Use of Distillers Dried Grains With Solubles (DDGS) in Swine Diets

By Bob Thaler, extension swine specialist - More and more ethanol co-products are available for livestock feed because of the rapid growth of the ethanol industry in South Dakota. The three main co-products are Distillers Grains, Solubles, and Distillers Grains with Solubles, and they can be either “wet” or “dried” depending on the manufacturing process.
calendar icon 6 March 2006
clock icon 7 minute read
South Dakota State University Cooperative Extension Service

Since, in the U.S., on-farm feed mixing and swine feeding systems are almost exclusively designed for dry feed, we deal here only with the dried products. All ethanol plants in South Dakota mainly produce Distillers Dried Grains with Solubles (DDGS), limiting our discussion further to only DDGS as a feed ingredient for swine.


Corn is two thirds starch, and during the fermentation and distillation processes, the starch is converted to ethanol. One bushel of corn produces approximately 2.6 gallons of ethanol, 17 lbs of CO2, and a wet spent-mash. The wet mash goes through a series of centrifuges, evaporators, and presses to produce Solubles (liquid) and Distillers Grains (semi-dry). The Solubles and Distillers Grains are then blended and dried to produce 17 lbs of DDGS from the same bushel of corn. DDGS is a co-product, and like all co-products (soybean meal, meat and bone meal, sunflower meal), it can vary greatly in nutrient concentrations. Ranges of nutrient concentrations and physical characteristics from nine DDGS samples are given here:

Dry matter 87 - 93%
Crude protein 23 - 29%
Crude fat 3 - 12%
Lysine .59 - .89%
Color light golden to dark brown
Smell sweet to smoky or burnt

Growth trials conducted with the nine different DDGS sources demonstrated large differences in gain, feed intake, and feed efficiency, depending on the source of DDGS in the diet. Therefore, DDGS quality has a considerable- and variable-impact on livestock performance.

Why these differences in nutrient concentrations? There are several reasons.

First of all, nutrient variability of the corn used has a dramatic impact on the variability of DDGS. Since the starch in corn is converted to ethanol and removed, the remaining nutrients in corn are concentrated and roughly tripled in the resulting DDGS.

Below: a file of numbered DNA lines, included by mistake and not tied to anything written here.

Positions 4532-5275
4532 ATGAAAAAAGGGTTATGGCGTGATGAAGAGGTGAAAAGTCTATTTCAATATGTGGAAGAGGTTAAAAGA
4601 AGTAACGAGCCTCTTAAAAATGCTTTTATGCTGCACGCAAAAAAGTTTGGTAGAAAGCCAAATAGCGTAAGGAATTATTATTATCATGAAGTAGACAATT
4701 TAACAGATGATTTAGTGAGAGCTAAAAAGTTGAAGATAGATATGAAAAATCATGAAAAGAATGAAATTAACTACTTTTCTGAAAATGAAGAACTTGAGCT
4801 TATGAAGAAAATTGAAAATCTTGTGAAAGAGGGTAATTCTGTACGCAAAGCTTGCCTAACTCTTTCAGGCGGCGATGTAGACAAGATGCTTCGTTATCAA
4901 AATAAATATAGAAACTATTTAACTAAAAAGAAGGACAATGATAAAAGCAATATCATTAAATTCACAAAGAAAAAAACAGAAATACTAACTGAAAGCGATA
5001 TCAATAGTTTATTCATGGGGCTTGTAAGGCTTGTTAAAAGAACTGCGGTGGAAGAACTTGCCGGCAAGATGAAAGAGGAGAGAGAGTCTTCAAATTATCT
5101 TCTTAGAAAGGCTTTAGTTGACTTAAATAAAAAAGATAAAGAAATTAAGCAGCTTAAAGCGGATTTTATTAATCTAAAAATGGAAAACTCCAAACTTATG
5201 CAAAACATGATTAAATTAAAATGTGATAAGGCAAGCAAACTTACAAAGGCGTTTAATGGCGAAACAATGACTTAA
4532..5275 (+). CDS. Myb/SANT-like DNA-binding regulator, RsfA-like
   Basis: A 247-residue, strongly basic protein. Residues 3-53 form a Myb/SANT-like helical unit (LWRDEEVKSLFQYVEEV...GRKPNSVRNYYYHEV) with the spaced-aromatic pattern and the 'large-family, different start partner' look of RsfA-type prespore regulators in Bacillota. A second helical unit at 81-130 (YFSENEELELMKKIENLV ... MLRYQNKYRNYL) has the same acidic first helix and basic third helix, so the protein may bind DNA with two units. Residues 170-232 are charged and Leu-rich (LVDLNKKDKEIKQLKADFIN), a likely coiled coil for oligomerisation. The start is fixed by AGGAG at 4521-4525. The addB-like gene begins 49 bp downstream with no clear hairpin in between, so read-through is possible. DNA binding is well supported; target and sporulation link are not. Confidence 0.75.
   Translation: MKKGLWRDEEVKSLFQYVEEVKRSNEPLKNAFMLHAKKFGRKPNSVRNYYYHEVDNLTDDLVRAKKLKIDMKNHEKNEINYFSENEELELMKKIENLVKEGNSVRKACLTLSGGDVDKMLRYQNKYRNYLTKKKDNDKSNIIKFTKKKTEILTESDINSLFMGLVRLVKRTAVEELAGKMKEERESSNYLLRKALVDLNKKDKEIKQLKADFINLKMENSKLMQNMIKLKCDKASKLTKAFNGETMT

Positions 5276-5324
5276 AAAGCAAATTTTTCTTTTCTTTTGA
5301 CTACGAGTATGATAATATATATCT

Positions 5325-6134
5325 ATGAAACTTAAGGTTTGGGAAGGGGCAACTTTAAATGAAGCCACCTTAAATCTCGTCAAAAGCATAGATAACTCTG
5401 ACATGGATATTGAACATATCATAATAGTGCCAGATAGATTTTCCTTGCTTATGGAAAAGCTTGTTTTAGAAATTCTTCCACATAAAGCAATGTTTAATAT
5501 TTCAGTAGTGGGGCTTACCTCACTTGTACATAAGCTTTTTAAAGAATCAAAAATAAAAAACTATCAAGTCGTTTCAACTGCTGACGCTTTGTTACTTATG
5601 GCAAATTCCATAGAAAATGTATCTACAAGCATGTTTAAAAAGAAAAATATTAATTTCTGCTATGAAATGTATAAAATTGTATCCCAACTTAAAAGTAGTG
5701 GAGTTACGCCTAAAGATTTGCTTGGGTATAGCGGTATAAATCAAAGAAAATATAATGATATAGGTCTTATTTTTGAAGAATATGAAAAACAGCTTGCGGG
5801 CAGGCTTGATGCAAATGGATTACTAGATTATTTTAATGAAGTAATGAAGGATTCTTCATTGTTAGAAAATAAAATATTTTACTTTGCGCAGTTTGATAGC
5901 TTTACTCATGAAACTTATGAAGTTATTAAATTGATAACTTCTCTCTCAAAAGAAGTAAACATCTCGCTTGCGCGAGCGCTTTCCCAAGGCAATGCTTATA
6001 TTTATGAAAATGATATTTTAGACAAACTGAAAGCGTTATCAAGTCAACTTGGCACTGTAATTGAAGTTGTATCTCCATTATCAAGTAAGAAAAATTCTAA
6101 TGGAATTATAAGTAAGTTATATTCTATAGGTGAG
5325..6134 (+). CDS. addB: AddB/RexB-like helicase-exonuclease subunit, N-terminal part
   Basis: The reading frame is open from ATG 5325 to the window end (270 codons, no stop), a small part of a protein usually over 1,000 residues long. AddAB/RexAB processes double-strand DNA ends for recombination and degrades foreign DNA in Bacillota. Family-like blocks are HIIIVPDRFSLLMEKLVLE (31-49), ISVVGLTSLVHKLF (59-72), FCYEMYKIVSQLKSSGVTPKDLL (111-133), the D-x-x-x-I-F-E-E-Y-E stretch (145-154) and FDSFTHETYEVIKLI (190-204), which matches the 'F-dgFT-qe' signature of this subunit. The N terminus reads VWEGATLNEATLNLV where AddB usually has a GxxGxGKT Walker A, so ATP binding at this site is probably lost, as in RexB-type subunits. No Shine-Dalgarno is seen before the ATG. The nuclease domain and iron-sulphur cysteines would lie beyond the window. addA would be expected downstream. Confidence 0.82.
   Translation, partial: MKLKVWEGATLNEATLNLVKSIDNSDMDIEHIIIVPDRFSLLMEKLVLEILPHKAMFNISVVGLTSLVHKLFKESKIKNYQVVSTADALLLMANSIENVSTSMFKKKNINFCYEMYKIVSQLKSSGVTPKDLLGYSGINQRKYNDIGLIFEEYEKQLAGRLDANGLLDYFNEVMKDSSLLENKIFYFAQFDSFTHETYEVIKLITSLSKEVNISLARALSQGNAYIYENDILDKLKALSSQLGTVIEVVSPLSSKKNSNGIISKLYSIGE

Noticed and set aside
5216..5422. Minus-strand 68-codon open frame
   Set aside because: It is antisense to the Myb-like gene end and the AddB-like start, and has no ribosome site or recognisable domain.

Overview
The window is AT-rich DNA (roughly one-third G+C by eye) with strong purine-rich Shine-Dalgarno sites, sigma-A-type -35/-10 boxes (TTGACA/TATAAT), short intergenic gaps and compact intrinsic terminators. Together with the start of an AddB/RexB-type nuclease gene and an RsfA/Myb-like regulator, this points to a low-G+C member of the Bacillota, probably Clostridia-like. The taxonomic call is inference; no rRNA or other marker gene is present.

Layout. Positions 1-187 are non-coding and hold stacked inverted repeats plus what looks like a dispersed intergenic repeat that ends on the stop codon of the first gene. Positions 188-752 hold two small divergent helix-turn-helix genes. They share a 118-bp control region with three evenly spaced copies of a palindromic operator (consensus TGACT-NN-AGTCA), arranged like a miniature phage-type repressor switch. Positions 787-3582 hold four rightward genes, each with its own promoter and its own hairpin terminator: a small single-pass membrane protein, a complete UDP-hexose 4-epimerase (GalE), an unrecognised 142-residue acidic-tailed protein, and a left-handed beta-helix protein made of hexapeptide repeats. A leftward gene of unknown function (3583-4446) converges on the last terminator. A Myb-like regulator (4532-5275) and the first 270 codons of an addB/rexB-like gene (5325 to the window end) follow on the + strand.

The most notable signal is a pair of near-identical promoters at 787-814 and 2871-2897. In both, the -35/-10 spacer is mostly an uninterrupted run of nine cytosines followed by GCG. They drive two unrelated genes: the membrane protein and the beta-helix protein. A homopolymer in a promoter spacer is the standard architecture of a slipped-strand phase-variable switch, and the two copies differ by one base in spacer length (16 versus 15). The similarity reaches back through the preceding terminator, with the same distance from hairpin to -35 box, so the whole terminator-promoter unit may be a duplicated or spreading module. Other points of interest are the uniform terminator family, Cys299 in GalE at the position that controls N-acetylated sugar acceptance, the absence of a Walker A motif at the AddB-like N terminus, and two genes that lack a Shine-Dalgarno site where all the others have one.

For example, if a load of corn contains .26% lysine, the resulting DDGS will likely contain .78 % lysine. However, if a lower lysine corn (.23% lysine) is used, the resulting DDGS will contain only .69% lysine. The same rule applies for the concentrations of all the other nutrients (fat, fiber, protein, phosphorus, etc.)

The second factor to have a major impact on DDGS nutrient concentrations is processing methods. Type of yeast used, fermenting and distillation efficiency, drying temperature and time, and amount of solubles blended with the dry material all affect the nutrient concentrations in DDGS.

Recent research at the University of Minnesota also has shown that DDGS from the new-generation ethanol plants in South Dakota and Minnesota has higher nutrient concentrations than DDGS from traditional ethanol plants.

Table 1 shows large differences in nutrient concentrations for the processing methods, especially for two of the most critical nutrients: digestible lysine (34.5%) and digestible phosphorus (20.3%). The question then becomes “What values do I use when formulating swine rations?” The best answer is to properly sample each load of DDGS you get and analyze for lysine and phosphorus. Then multiply those values by their digestibility coefficients (lysine = .53; phosphorus = .90) to get the amount digestible of each nutrient.

For example, if a sample of DDGS contained .80% total lysine and .78 total phosphorus, you’d multiply .80% times .53 to get a digestible lysine value of .42%. Then, multiply .78% by .90 to get a digestible phosphorus concentration of .702%. These are the values you need to use when balancing swine rations.

If analyzing each load of DDGS is not feasible, the next best thing to do is to visit the plant you purchased the DDGS from and find out the nutrient range of its product over the last 6 months. To avoid a potential nutrient deficiency, it is then best to select a value at the lower end of each range to use when formulating.